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Unyielding Position Urged On Rebuilding Cathedral High School


A decision on the fate of the only Catholic high school in Springfield, Massachusetts won’t be announced until after the first of the year.  Advocates for rebuilding the historic Cathedral High School, destroyed by a tornado more than three years ago, continue a public campaign.

An estimated 300 people rallied in front of Springfield City Hall just before sunset Tuesday to cap a day of  social networking  and other activities that advocates for Cathedral High School said were intended to demonstrate a broad consensus  for rebuilding the school in the city’s East Forest Park neighborhood where it has been for a half-century.

The downtown rally attracted students, alumni, parents, teachers, neighbors and the city’s top politicians.  People wore purple T-shirts and hoodies and waved “Save Cathedral” signs as a pep band from Springfield Science and Technology High School played (Cathedral does not have a marching band).

Congressman Richard Neal, whose four children attended Cathedral, put on a Cathedral baseball cap and addressed the crowd.

" The thought that Cathedral would not be around for succeeding  generations for all of us is unthinkable," said Neal.  " Stay unyielding to the course of getting that high school rebuilt on the Surrey Road site."

In a moment of drama, Neal and Springfield Mayor Domenic Sarno left the rally before it concluded to go to the chancery to meet with Springfield Bishop Mitchell Rozanski.  The private meeting was later described as “cordial” by all parties.

Rozanski, who was installed as bishop in August, touched off a furor last month when he ordered a study to determine Cathedral’s fate.  He seemed to walk back from a pledge made by his predecessor to rebuild the school using funds from FEMA and proceeds from an insurance settlement.

Sarno said the fate of the school hangs like a dark storm cloud over the middle class neighborhood of single family homes the tornado plowed through on June 1, 2011.

" We have nearly rebuilt in every area that was affected by the tornado to make us bigger, better stronger. What is left is Cathedral."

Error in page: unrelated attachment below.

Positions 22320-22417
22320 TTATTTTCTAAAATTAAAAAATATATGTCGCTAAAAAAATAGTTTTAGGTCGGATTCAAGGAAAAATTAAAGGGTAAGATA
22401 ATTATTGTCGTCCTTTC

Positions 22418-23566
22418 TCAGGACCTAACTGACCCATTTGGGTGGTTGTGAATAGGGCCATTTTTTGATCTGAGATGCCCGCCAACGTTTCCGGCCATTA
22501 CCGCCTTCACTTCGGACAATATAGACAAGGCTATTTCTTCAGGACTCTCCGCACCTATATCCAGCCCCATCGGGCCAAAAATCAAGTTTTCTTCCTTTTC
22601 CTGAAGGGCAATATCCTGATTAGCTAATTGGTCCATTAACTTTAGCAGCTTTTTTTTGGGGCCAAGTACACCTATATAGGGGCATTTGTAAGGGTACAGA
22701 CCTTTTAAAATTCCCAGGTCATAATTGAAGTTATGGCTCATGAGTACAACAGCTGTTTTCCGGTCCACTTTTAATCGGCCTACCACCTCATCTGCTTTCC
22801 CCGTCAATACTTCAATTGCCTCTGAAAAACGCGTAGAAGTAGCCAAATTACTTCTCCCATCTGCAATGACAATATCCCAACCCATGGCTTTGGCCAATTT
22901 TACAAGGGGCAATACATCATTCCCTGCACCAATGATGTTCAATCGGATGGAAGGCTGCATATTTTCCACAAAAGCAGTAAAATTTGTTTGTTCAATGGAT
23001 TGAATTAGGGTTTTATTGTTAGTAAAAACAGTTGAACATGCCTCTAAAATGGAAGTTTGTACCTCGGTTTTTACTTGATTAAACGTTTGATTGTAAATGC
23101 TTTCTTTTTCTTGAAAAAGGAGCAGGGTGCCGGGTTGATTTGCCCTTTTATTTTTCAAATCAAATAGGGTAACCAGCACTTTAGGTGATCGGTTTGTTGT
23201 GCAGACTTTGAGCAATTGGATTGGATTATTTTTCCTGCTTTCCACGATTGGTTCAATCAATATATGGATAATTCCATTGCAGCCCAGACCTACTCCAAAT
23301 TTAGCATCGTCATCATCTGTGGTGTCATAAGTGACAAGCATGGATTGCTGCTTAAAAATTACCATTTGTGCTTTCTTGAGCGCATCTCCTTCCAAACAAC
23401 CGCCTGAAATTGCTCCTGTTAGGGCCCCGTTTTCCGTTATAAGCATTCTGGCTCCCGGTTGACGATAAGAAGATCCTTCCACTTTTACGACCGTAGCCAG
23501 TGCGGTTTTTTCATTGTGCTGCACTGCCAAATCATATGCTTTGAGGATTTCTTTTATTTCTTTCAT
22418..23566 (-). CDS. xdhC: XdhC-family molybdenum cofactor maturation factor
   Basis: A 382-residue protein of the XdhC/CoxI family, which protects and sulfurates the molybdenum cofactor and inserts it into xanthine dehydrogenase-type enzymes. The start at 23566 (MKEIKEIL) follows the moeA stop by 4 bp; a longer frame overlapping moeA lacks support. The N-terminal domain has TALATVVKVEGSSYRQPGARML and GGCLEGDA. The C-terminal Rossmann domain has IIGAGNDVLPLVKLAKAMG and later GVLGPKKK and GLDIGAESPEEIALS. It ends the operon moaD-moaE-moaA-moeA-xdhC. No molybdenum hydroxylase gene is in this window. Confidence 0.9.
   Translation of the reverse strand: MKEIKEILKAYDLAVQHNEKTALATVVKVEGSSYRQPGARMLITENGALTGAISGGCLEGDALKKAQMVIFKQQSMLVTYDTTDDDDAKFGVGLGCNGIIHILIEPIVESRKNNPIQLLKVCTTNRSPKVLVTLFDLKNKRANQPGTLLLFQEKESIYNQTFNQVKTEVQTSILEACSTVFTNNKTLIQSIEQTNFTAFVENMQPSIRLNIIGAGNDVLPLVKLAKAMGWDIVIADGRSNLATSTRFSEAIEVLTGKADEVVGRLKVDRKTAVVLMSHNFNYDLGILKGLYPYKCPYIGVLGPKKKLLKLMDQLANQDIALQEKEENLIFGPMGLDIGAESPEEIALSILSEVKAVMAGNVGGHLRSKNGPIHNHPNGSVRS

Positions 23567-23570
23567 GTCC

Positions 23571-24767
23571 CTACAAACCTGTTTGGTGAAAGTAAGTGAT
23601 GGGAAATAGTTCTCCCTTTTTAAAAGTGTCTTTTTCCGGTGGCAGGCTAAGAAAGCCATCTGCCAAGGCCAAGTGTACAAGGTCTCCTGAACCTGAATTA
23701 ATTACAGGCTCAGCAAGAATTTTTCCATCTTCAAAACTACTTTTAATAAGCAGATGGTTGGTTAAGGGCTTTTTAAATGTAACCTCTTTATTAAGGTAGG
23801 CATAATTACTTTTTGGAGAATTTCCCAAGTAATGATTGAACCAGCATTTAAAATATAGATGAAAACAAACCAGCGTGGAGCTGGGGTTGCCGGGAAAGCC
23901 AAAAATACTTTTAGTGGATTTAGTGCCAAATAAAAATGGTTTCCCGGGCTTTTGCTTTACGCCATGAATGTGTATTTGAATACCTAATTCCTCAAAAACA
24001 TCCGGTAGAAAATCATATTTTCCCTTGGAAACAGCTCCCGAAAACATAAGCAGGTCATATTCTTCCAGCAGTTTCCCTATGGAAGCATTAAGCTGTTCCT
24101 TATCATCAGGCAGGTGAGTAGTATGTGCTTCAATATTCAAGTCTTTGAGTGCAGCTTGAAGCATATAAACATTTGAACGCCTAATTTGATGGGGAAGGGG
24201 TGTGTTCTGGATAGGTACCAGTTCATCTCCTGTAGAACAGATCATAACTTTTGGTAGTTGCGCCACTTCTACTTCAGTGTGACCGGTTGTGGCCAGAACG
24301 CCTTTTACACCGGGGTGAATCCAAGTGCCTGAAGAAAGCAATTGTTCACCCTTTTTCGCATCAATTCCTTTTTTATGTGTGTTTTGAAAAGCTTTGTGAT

In a statement, a spokesman for the diocese said the show of support for Cathedral demonstrated at the rally was commendable.  The statement said a decision about the school’s future would not be made this month.  The diocese has undertaken a study process that includes meetings with stakeholders in small groups and an online survey.

Al DiLascia, a retired business owner whose two grandchildren attend Cathedral, and who is co-chair of The Committee for Cathedral Action, said they won’t take no for an answer.

"We are not going to accept any decision other than rebuilding a new Cathedral, even if we have to go at it ourselves in some way."

DiLascia said there has been discussion among Cathedral supporters about operating a high school independently of the Springfield diocese. 

Some Cathedral supporters have mentioned the Cristo Rey network of schools, which operate in low- income urban areas as a contingency plan should the diocese decide not to rebuild.

 The diocese has raised concerns about plunging enrollment at Cathedral and the need to build up a scholarship endowment fund.  There are 217 students enrolled in Cathedral, which is holding classes at a former elementary school in Wilbraham.

DiLascia argues enrollment will recover if the school is rebuilt. 

He said Cathedral would draw students form a population base of more than 500,000 in greater Springfield and northwest Connecticut.

The record-setting tenure of Springfield Mayor Domenic Sarno. The 2011 tornado and its recovery that remade the largest city in Western Massachusetts. The fallout from the deadly COVID outbreak at the Holyoke Soldiers Home. Those are just a few of the thousands and thousands of stories WAMC’s Pioneer Valley Bureau Chief Paul Tuthill has covered for WAMC in his nearly 17 years with the station.
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